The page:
ASIC’s strategic priority is to support and ensure sustainable finance practices to ensure market integrity and efficiency and compliance with governance and disclosure requirements to deter and reduce the harm from greenwashing. ASIC will continue to support the Australian government’s sustainable finance strategy including the proposed introduction of a globally aligned mandatory climate related disclosure regime for large business and financial institutions.
Enforcement action against entities involved in misconduct involving poor governance and disclosure, misleading marketing and greenwashing will continue to be a key priority[vi]. During 2023, ASIC commenced three court proceedings against entities involved in alleged greenwashing seeking imposition of penalties.[vii]
With about 3 million Australian’s reaching retirement age and becoming eligible to draw from their superannuation in the next 10 years[viii], ASIC will be focusing on superannuation products, managed investments and financial advice to protect consumers planning for retirement from poor design, distribution and marketing of financial products and investment scams[ix].
ASIC’s plan recognises that new and evolving technologies are transforming the financial sector with the use of algorithms and AI technologies in the financial markets without sufficient transparency as to how these technologies work and the potential risk to consumers. These technologies also enable sophisticated illegal scam activities. Cybersecurity attacks continue to pose significant risks to potential widespread financial market disruption, with the interconnection of digital financial services[x].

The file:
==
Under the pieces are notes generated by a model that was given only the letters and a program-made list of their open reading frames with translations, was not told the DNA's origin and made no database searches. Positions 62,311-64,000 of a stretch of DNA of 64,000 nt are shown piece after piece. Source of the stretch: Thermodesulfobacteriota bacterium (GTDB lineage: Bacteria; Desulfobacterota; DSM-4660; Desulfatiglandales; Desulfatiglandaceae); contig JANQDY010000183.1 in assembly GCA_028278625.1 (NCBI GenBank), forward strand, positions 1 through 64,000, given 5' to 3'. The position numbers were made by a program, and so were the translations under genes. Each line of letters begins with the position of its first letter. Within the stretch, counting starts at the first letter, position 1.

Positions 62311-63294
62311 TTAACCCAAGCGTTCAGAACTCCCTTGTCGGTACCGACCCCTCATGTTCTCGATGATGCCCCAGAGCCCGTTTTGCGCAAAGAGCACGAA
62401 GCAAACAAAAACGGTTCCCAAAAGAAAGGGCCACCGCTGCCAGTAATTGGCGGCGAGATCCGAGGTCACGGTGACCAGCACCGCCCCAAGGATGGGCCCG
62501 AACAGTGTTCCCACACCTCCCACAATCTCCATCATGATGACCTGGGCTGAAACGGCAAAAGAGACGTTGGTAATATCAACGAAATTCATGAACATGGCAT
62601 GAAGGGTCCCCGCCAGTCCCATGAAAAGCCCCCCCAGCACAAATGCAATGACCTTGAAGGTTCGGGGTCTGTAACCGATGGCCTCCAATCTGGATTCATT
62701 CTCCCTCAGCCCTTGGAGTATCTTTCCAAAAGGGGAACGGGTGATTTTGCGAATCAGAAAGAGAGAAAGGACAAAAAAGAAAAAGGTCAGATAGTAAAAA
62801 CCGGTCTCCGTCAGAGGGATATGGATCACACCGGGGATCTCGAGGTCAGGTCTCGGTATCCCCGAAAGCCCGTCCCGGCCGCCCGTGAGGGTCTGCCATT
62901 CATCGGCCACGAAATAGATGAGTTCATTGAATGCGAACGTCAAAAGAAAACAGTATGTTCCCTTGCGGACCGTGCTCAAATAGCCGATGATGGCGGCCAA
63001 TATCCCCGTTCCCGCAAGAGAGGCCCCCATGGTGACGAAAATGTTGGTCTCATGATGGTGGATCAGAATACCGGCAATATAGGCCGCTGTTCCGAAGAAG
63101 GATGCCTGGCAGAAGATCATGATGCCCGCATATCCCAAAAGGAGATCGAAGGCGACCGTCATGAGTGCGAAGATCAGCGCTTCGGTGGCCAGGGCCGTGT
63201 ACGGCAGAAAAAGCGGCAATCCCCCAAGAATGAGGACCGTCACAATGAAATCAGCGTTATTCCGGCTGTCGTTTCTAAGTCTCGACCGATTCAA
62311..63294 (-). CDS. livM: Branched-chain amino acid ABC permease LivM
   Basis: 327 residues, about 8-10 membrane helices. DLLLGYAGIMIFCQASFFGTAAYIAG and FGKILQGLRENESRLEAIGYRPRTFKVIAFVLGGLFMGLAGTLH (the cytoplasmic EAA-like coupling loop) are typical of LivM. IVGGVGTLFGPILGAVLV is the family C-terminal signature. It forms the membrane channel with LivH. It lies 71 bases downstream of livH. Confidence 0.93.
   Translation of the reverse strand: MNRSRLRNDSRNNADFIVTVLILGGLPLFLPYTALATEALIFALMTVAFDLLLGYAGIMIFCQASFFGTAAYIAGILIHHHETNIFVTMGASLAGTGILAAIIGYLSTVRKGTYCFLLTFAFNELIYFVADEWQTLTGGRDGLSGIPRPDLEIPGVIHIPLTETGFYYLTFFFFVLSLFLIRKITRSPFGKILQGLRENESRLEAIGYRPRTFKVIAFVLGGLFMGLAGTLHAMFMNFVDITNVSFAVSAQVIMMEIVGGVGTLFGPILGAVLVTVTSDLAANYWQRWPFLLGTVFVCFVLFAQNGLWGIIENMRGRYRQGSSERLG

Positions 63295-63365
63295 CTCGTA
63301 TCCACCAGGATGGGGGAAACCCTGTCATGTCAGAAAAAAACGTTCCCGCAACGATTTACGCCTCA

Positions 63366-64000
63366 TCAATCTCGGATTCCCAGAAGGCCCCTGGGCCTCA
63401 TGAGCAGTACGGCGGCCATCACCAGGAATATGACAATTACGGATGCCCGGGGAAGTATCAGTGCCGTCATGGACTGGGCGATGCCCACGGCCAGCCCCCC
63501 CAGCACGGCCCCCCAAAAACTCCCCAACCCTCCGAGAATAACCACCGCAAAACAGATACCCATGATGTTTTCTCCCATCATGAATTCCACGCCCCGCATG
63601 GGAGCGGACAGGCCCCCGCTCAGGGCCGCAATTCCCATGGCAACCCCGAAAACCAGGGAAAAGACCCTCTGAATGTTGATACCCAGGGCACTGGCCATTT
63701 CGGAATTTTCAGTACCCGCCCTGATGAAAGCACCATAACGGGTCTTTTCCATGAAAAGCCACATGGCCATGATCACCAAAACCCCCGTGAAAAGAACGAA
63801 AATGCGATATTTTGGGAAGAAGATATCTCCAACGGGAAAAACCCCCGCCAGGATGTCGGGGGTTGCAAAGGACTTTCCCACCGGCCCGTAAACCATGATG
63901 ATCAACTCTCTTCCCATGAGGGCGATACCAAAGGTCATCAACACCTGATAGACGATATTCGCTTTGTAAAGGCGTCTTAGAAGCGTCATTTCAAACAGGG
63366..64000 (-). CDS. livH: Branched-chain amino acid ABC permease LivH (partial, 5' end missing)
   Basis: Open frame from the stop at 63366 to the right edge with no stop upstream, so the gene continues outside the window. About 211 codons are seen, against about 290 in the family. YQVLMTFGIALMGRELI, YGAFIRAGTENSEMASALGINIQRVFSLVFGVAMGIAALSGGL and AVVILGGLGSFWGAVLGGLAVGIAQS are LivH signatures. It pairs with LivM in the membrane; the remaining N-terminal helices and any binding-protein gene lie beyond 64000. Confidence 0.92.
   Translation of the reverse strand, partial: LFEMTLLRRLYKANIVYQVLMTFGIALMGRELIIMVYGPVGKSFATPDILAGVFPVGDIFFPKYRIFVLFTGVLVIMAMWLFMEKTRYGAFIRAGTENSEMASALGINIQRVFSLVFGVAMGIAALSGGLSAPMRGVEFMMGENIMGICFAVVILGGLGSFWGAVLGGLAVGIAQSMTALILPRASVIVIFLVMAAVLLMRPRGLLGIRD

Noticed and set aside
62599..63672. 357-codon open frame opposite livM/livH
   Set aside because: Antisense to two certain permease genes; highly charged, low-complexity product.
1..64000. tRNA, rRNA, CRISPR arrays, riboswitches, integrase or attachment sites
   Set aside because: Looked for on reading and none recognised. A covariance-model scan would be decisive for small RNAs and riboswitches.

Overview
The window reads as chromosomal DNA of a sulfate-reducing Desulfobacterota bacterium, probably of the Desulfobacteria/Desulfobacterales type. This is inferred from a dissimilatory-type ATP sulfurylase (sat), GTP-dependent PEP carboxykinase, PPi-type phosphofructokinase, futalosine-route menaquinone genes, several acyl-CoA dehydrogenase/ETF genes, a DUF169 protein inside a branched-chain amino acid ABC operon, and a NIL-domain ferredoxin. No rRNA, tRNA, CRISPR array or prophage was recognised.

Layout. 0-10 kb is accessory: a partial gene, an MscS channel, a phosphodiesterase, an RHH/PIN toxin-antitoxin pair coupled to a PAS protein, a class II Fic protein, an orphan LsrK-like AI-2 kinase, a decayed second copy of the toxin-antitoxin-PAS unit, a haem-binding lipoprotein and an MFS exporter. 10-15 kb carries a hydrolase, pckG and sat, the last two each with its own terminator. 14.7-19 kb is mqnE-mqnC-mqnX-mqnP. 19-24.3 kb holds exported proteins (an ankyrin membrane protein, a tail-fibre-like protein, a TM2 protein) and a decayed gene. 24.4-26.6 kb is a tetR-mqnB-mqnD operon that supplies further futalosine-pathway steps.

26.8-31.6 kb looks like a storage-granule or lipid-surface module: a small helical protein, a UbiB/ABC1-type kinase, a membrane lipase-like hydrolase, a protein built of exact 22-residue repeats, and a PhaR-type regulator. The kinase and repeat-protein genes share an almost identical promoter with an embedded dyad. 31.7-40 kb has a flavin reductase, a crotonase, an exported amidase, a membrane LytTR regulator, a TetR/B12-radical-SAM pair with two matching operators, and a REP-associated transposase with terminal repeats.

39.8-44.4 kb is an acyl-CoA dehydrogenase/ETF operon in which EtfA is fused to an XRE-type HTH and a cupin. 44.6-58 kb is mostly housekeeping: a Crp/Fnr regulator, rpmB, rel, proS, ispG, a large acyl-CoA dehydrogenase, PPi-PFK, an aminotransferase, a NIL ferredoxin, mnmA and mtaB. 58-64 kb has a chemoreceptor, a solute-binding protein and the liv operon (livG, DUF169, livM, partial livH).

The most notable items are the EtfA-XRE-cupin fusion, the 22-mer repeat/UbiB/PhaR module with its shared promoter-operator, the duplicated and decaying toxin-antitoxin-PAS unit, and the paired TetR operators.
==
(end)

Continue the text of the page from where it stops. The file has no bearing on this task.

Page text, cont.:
ASIC’s priorities will focus on addressing the impact of technological risk in the financial markets and services including digitally enabled misconduct. ASIC will continue to actively supervise and engage with organisations to promote good practices in the management of operational risks and enhance cyber and operational resilience practices. ASIC will be taking targeted surveillance to monitor cyber and operational resilience by regulated entities. Enforcement Action will also be taken against organisations for governance failures relating to cyber resilience and fail to mitigate the risk of cyber-attacks[xi].
This update is not intended to be a substitute for obtaining legal advice.
© Stephens Lawyers & Consultants. 9 September 2023. Authored by Katarina Klaric, Principal, Stephens Lawyers & Consultants.
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[i] ASIC Media Release published 28 August 2023- “ASIC focuses on protecting vulnerable consumers and small business in 23-24”.
[iii] ASIC Summary of Enforcement Outcomes- 1 January 2023 to 30 June 2023- https://asic.gov.au/about-asic/asic-investigations-and-enforcement/asic-enforcement-outcomes/summary-of-enforcement-outcomes-1-january-2023-to-30-june-2023
[iv] ASIC Corporate Plan 2023-24, 28 August 2023, p4
[v] Ibid, pp7, 9 and 10.
[vi] Ibid, pp7 and 9.
[vii] ASIC Media Release published 11 August, 2023 – “ASIC commences greenwashing case against Active Super” – being ASIC’s third greenwashing civil penalty proceeding after ASIC recently took action against Mercer Super and Vanguard Investments Australia.
[ix] Ibid, pp7 and 8
[x] Ibid, p6.
[xi] Ibid, 7, 8 and 10.